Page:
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How technology is changing elections in Kenya

With its thriving IT industry and net savvy population, Kenya has been touted as Africa’s “silicon savannah”. This has manifested itself in several ways during the 2017 electioneering period. Here are three ways Kenya’s elections are changing, thanks to technology.

1. An integrated election management system

An amendment to Kenya’s 2011 Elections Act requires that the Independent Electoral and Boundaries Commission (IEBC) use the Kenyan Integrated Elections Management System (KIEMS) for voter registration, voter identification and result transmission. The system’s Electronic Voter Identification Device (EVID) was first used in the March 2013 elections to verify voter identities and to confirm voters who had been electronically registered by the Biometric Voter Registration System (BVR).

The Results Transmission and Presentation (RTS) will be used to transmit results electronically to the observation centre. The KIEMS will be used to be check voters in on election day to ensure that only registered voters are allowed to vote. Over 35 000 KIEMS systems have arrived in Kenya ahead of the elections and the IEBC has already deployed 11 000 kits for verification purposes.

2. Information through SMS
Even basic technology like sending an SMS has had a huge impact on the Kenyan elections. The IEBC has set up an SMS line which voters can use to confirm their details ahead of the polls. All a voter needs to do is SMS their identification number to the number 70000 at a cost of sh7 to confirm their name, county, constituency, polling station code and name, ward and details of the queue they need to join on election day.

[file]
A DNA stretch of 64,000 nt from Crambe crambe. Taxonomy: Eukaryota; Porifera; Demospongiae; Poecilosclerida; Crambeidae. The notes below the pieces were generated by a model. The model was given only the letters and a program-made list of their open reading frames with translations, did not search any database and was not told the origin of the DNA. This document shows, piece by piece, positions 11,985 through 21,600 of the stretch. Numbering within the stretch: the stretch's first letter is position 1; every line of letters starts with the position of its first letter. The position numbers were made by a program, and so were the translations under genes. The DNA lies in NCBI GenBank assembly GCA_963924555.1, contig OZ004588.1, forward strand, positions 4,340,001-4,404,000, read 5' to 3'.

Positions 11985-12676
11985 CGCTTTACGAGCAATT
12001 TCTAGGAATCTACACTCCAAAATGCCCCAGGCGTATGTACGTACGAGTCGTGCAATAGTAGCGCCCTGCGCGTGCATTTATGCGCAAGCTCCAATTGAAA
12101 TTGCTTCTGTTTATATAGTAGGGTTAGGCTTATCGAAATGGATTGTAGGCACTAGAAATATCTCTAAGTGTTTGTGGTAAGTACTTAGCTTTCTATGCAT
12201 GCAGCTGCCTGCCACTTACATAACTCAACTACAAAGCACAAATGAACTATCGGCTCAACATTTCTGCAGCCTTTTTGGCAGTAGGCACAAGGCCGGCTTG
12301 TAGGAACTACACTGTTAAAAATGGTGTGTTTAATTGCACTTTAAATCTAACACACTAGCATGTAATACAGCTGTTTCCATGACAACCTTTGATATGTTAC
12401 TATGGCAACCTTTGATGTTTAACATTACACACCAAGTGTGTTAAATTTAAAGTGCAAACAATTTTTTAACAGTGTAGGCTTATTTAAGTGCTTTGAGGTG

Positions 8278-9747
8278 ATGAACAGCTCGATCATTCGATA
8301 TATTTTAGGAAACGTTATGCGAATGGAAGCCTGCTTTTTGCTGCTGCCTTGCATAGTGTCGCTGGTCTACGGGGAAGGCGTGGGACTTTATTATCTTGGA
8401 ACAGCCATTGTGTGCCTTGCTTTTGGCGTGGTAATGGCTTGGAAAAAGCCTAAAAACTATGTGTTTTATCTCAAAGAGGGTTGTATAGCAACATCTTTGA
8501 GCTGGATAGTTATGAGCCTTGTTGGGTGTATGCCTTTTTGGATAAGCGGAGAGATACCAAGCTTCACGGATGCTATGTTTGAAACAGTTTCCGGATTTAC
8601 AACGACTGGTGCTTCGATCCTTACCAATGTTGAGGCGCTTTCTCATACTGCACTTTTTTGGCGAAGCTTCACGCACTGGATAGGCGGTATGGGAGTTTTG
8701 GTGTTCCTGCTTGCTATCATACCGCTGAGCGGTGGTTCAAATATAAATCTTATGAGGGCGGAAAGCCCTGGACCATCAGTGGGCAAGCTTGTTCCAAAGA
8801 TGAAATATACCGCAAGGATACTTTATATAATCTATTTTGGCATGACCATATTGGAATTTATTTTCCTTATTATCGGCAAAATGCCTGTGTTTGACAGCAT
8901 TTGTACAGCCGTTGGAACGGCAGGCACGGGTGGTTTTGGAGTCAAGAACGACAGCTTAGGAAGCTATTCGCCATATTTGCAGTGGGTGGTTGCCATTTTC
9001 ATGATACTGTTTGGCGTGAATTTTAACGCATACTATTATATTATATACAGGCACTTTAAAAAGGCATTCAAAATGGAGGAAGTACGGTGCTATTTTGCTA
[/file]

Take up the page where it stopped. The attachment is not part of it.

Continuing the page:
With Kenya’s 69% mobile penetration, this could streamline the voting process for huge numbers of Kenyans. However, it has not been without hitches. There have been reports of cases in which people sent random digits, like 0 and 1, to the number, which still generated voter details.The commission has said it is working on these anomalies. The system has since started rejecting these ‘random numbers’ following the updates.

3. Social media
Social media has become an integral part of Kenyan elections. In 2013, presidential hopeful Peter Kenneth ran his campaigned almost entirely online, using Twitter as his primary form of communicating.This year candidates have used different platforms to campaign and make announcements. Even President Uhuru Kenyatta has been using Facebook Video to chat with his followers and try to swing the vote in his favour.

Over 30 million Kenyans – that’s about 67% of the population – have internet access, with over 5.5 million active on Facebook. However, the Media Consumer Survey by Kenya Audience Research Foundation states that only 33% of Kenyans access social media as compared to 94% who prefer traditional media.

It would be remiss to ignore the impact of social media on the Kenyan elections. From telling off CNN for describing Kenya as a “hotbed of terror” back in 2015, to coining new words and influencing mainstream media, social media stars and tech-savvy politicians could be quite influential in the August 8 polls. Recently a series of fake online videos, purportedly produced by CNN and the BBC, made the rounds – prompting denials from global media houses and a fake news crackdown by Kenya’s Communications Authority and its National Cohesion and Integration Commission.

With only a week to go before the polls open, Kenyan security experts will have to be on high alert for attempts to take advantage of the nation’s growing use of tech during these elections.

Featured image via Independent Electoral and Boundaries Commission

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